(Enter Quack Doctor)

Quack Doctor
In comes I, who never cometh yet,
The best quack doctor you can get.
Here I come from the continent to cure this man Saint George has slain.

Mary
How camest thou to be a doctor?

Doctor
By my travels.

Mary
And where hast thou travelled?

Doctor
Icaly, Picaly, France and Spain,
Three times out to the West Indies
And back to old England to cure diseases again.
Mary
And what disease canst thou cure?

Doctor
All sorts.

Mary
And what’s all sorts?

Quack Doctor
All sorts; the Hump, the Grump, the Ger, the Gout,
The pain within and the pain without.
In my bag I’ve got spectacles to blind humblebees,
Crutches for lame mice, plasters for broken backed earwigs.
I’ve pills and I’ve powders for all kinds of aches, including headache,
Earache, also cold shakes.
I’ve lotions and I’ve motions, also some fine notions
That have carried my fame far wide over five oceans.

Mary
And what are thy fees to cure my son?

Quack Doctor
Five pounds, Mary, but you being a decent woman, I’ll only charge you ten.

Mary
Well, cure him!

Quack Doctor (to Black Prince)
Here John, take three sips from this bottle down thy thrittle throttle.
Now arise, and fight thy battle.

Mary
Thou silly man, as green as grass, the dead man never stirs.

Quack Doctor
Oh! Mary, I quite forgot. I took the right bottle of the wrong cork.
I have another little bottle right here in my inside? – no outside? – somewhere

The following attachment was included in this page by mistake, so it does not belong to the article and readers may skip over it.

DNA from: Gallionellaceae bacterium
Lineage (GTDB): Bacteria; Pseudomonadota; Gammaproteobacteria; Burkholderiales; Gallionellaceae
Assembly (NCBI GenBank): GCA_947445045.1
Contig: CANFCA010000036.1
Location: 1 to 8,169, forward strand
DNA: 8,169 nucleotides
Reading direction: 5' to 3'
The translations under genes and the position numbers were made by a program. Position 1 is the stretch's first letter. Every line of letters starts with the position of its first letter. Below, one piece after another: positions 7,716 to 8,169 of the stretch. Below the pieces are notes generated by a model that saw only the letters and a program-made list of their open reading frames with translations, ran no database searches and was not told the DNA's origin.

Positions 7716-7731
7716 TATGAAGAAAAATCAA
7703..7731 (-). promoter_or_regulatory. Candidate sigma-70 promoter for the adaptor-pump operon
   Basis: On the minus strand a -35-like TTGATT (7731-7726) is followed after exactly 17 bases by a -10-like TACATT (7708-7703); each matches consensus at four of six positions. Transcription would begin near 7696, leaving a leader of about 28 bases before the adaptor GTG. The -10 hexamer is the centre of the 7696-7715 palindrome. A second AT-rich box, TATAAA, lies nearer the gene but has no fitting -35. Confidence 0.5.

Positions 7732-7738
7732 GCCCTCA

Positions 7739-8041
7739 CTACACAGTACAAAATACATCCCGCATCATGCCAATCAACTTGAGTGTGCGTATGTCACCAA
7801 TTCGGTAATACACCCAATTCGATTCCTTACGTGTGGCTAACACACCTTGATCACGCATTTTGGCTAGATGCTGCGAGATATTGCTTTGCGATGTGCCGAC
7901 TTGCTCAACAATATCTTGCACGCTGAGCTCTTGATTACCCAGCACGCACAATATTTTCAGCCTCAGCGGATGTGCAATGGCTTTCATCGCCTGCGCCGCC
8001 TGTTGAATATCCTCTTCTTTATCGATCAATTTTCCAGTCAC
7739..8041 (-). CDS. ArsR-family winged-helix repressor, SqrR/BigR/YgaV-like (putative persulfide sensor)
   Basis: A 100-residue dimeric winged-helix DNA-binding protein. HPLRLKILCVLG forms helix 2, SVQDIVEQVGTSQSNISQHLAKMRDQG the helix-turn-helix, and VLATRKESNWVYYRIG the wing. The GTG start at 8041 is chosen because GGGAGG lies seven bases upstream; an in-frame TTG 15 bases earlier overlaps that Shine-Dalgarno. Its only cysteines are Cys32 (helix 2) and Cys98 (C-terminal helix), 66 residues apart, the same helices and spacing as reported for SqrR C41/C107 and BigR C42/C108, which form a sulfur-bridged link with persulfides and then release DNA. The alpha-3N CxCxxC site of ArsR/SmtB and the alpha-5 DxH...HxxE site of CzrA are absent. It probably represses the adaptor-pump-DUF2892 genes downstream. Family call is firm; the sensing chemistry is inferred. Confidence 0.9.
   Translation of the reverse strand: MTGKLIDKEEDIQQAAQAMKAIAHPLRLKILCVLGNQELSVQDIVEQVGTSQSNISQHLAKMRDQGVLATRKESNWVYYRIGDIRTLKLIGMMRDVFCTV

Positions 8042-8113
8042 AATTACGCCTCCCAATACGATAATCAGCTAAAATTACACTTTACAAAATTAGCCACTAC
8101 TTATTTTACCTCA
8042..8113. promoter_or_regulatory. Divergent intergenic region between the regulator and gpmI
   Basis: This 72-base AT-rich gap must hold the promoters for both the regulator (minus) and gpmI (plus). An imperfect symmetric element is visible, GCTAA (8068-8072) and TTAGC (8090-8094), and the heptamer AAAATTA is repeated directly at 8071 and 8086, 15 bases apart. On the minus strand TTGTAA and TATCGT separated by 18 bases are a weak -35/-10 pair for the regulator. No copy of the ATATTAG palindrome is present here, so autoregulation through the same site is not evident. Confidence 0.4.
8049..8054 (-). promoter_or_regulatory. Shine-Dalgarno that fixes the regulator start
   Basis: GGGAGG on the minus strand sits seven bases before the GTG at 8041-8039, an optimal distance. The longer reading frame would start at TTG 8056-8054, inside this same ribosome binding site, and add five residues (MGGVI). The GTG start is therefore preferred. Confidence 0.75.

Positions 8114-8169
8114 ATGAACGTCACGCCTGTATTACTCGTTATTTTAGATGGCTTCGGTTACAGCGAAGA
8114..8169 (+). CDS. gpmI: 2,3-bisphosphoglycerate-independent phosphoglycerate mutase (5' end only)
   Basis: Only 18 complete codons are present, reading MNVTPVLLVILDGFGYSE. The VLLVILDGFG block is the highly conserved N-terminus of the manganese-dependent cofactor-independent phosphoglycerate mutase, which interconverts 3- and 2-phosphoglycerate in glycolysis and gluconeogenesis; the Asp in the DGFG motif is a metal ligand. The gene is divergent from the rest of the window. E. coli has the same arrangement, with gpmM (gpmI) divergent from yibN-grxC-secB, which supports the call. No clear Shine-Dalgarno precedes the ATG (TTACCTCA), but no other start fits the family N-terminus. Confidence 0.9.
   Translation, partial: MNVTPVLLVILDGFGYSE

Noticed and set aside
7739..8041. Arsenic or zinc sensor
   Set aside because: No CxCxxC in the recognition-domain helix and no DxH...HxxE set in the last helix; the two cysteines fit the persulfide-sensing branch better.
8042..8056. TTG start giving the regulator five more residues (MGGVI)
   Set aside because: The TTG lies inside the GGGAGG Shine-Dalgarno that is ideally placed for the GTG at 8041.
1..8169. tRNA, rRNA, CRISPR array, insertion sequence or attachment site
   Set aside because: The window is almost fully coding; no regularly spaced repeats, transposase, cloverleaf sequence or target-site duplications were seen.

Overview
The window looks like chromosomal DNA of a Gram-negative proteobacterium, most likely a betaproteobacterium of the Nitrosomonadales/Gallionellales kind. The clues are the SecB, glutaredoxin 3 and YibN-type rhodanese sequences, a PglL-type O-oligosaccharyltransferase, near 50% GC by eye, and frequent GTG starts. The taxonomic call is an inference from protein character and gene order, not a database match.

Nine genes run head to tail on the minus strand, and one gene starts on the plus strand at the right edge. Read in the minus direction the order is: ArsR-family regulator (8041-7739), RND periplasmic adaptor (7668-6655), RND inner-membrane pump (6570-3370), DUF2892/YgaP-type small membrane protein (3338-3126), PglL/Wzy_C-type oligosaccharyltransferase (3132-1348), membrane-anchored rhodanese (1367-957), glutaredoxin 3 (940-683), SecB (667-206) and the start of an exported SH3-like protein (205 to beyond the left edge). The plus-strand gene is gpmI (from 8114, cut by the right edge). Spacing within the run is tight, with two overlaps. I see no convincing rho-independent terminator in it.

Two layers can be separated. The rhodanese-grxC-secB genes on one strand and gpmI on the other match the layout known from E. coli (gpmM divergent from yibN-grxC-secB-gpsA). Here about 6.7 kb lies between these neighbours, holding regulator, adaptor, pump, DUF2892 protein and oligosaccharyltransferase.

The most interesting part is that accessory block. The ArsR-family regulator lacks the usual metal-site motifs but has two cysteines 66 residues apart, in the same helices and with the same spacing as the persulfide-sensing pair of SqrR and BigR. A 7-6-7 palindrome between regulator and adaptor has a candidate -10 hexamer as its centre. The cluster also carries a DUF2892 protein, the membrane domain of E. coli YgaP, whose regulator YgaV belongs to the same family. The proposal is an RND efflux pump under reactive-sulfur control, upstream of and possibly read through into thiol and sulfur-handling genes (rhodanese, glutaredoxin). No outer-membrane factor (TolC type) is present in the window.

Round the backside pocket, which will soon bring him to life again.

(Stoops and gives another drink. Black Prince stirs.)

Black Prince
Oh! My back!

Mary
What ails thy back, my son?

Black Prince
My back is broken.
My heart is confounded,
Knocked out of seven centuries into fourteen score,
Which has never been known in Old England before.

Quack Doctor
Here, John, take three drops of this down thy thrittle throttle,
Now arise and fight thy battle.

(Saint George and Black Prince fight again. Enter Letter In)

Letter In
Lay down your sword and rest
For peace and quietness is the best.
He who fights and runs away
Lives to fight another day.
If you don’t believe these words I say,
Step in Derry Doubt and clear the way.

Derry Doubt
In comes little Derry Doubt
With my shirt lap hanging out,
Five yards in and five yards out-
Out goes little Derry Doubt.

Lame Jane 
In comes I Lame Jane, with a neck as long as a crane
Once I was a young maid, now I’m a down old widow
A wig behind and a wig before.
Ware out my lads and I’ll sweep the floor.